Types of CRS
Image 3: Child Restraint System (CRS)
CRS come in different sizes and shapes based on the age, weight, and height of the child. The details are specified by the manufacturer. While all CRS are fixed in the rear seat of the car, some (typically for infants and toddlers) have to be fixed facing the rear while for older children, the CRS will be front facing. Again such information is typically specified by the manufacturer. There are also booster seats which are useful when a child is a little too big for one CRS but a tad small for the next level.
It would be worthwhile for parents to do a little bit of reading to find a suitable CRS for their child.
Where should the child be seated and how?
Image 4: Children should ride rear facing preferably till four years of age
Children less than 13 years of age or children small for their age should not sit in the front seats as they are more susceptible to injuries in case of a collision. Besides, they are also at risk due to front seat airbags (airbags can be deployed in even a relatively low speed crash, striking the child and causing serious injuries, even death) They should be seated at the back and properly restrained in a CRS. Since the rules that make it mandatory for citizens to buy a CRS are yet to be notified we have to wait and see until what age the law specifies a child should travel in rear seats and in what position. Until then, the rule of the thumb should be that children travel in the rear and as long as the seatbelt does not hold them in the way it should, they should be restrained in a car seat. Nonetheless, CRS compatible specifications for car manufacturers as given in Automotive Industry Standard (AIS)-072 have been rolled out in India and they follow certain international standards. Car manufacturers have to ensure their cars are compliant with these CRS standards
International regulations governing CRS
Image 5: A label on a CRS (Source: goodeggcarsafety.com-Graco)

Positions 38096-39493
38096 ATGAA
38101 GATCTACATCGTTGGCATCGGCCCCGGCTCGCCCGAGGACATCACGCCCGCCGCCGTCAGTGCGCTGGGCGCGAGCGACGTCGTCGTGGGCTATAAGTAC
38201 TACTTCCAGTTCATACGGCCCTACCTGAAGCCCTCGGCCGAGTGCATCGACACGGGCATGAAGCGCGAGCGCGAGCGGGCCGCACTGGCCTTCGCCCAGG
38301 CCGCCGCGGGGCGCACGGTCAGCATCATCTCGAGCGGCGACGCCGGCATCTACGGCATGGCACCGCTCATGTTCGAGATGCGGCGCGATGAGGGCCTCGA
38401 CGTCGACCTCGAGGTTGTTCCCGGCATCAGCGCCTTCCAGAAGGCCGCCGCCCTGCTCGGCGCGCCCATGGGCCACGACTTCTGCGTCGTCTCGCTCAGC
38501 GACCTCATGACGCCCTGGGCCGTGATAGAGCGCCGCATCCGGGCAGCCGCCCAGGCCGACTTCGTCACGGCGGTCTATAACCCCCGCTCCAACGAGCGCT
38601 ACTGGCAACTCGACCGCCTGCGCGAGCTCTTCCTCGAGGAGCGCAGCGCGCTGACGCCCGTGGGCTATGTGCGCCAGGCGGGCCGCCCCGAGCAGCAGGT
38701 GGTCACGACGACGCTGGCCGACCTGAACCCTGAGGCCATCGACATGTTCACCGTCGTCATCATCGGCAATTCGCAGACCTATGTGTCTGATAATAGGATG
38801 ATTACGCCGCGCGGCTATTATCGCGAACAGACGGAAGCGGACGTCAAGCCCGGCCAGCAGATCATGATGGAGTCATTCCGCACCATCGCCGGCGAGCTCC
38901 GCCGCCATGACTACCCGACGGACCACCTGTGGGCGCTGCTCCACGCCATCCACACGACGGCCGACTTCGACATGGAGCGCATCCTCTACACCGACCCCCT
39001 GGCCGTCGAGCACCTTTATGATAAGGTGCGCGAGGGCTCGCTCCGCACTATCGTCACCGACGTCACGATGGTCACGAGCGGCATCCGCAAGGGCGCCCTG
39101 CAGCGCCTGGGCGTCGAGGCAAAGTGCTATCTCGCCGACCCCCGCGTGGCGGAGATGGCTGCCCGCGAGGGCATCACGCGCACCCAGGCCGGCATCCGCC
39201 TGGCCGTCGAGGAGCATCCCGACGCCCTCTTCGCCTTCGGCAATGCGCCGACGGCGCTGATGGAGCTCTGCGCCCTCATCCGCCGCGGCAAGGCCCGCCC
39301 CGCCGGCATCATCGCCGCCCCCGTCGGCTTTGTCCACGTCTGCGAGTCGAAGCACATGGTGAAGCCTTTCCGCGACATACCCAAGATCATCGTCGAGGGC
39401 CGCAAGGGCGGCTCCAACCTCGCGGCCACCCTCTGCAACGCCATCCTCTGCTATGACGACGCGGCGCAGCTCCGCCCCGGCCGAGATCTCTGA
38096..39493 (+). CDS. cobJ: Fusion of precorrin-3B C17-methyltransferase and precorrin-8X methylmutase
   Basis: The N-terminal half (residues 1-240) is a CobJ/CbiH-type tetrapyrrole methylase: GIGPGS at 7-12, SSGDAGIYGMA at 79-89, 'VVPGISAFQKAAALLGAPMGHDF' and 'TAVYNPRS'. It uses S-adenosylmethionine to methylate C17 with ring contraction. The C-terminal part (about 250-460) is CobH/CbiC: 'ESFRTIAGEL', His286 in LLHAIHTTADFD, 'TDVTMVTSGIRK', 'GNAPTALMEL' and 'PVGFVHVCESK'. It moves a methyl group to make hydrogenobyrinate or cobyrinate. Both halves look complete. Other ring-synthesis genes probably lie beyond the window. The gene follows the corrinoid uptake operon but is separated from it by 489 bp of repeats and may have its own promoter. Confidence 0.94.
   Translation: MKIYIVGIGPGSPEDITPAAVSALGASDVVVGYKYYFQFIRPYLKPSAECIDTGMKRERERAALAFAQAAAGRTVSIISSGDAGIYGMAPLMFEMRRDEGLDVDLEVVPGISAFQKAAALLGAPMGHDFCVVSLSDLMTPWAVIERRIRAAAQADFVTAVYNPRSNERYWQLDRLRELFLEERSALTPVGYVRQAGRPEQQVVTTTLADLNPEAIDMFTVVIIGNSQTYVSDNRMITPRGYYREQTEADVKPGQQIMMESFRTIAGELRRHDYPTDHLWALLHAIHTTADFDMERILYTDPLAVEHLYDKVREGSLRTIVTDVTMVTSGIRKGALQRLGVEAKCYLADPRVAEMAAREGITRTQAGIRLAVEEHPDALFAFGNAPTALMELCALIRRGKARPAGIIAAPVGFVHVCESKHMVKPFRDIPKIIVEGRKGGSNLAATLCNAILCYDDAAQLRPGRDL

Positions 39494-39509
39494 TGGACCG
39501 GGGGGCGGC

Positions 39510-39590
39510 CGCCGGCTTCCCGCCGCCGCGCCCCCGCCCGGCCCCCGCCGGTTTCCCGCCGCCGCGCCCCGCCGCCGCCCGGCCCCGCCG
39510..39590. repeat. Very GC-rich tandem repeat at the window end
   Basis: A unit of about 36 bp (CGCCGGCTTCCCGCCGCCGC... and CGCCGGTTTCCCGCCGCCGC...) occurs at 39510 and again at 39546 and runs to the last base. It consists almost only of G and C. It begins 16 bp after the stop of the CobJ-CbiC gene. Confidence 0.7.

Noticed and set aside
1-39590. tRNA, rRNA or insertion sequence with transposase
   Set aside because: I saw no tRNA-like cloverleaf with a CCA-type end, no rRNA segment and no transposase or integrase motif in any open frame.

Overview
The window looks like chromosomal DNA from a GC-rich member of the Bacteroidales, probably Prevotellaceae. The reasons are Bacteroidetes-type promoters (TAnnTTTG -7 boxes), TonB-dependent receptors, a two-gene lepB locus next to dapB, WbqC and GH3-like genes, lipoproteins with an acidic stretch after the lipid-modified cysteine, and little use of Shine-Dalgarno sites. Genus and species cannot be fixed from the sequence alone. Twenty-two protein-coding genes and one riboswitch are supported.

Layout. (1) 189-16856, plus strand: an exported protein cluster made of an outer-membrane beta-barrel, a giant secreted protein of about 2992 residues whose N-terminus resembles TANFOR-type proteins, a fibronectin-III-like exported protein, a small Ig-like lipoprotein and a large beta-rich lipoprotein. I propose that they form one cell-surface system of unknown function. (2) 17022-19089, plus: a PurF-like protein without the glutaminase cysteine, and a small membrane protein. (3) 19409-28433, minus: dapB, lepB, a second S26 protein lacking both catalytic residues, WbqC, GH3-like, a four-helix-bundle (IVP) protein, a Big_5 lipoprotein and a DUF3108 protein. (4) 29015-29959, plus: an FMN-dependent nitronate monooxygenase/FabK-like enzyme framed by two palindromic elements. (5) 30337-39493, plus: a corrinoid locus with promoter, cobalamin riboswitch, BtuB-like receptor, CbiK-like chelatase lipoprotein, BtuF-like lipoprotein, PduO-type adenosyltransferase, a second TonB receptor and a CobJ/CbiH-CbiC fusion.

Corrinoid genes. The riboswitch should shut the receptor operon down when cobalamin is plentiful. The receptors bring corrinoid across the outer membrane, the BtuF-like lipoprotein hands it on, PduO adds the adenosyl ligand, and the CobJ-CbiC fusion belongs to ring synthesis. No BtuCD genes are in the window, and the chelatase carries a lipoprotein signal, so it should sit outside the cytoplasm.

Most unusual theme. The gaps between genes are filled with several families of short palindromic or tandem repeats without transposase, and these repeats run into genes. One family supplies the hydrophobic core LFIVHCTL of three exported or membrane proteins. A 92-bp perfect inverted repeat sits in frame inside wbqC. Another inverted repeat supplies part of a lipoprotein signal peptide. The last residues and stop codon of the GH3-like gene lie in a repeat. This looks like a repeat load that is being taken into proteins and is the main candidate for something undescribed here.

Most of the CRS now are ISOFIX compatible. Looking at the online stores in India we find that most of the CRS comply with the ECE R44/03 or ECE R44/04 standard. ECE stands for the Economic Commission for Europe. It is a body which certifies that products comply with required standards just like the Bureau of Indian Standards in India. Also it would be useful to check at the CRS manufacturer's car fitting list to make sure that the CRS fits firmly with the seat of your car. In the label if it is specified as ``UNIVERSAL” then the CRS can be used in all cars having the ISO FIX anchorage points. In case it is mentioned as ‘SEMI-UNIVERSAL’ the CRS can fit in most of the cars and care should be taken to see if your car and the model is specified in the CRS manufacturer’s car fitting list.
The ECE R44/03 or ECE R44/04 standard classifies the CRS based on the weight of the child. Now we have a newer regulation i.e. UN R129 (i-Size) which is based on the child’s height. The letter ‘i’ in i-Size denotes ISOFIX. It is much safer as it is tested for side impact crashes. Another advantage is that i-Size CRS can fit in any i-Size vehicle whereas the ECE R 44 standard ISOFIX seats may not fit in certain vehicles. It should be noted that i-Size standard CRS are yet to be widely available in India.
Three reasons why you should buy a CRS
- Your child’s life is precious
- Your child can die in a car crash
- A CRS can minimise the risk of this happening.
CRS, of course, does not prevent a crash from taking place. It does, however, play a crucial role in reducing the severity of injury to children involved in a crash much like how the seat belt protects adults. If you are looking to buy a car it would be prudent to see whether the car comes with the ISOFIX mounts. This is becoming a more easily available feature in Indian cars, in recent years. The good thing about ISOFIX compatible CRS is that once it's fixed it can be removed with ease and in case the child travels frequently it can remain fixed in the car. With its relative ease of use there is nothing that is preventing any family from having a CRS for their children. An average CRS costs around Rs 10,000. This is an important expenditure to budget, especially when we’ve budgeted to buy a car that runs into several lakhs. It’s also important that a car owner does not consider a CRS as an elitist object which only privileged people use. As long as all children are equal, they all equally deserve to be kept safe.
Rules concerning the use of CRS will be notified soon; but why wait for them as road crashes do not come with a forewarning.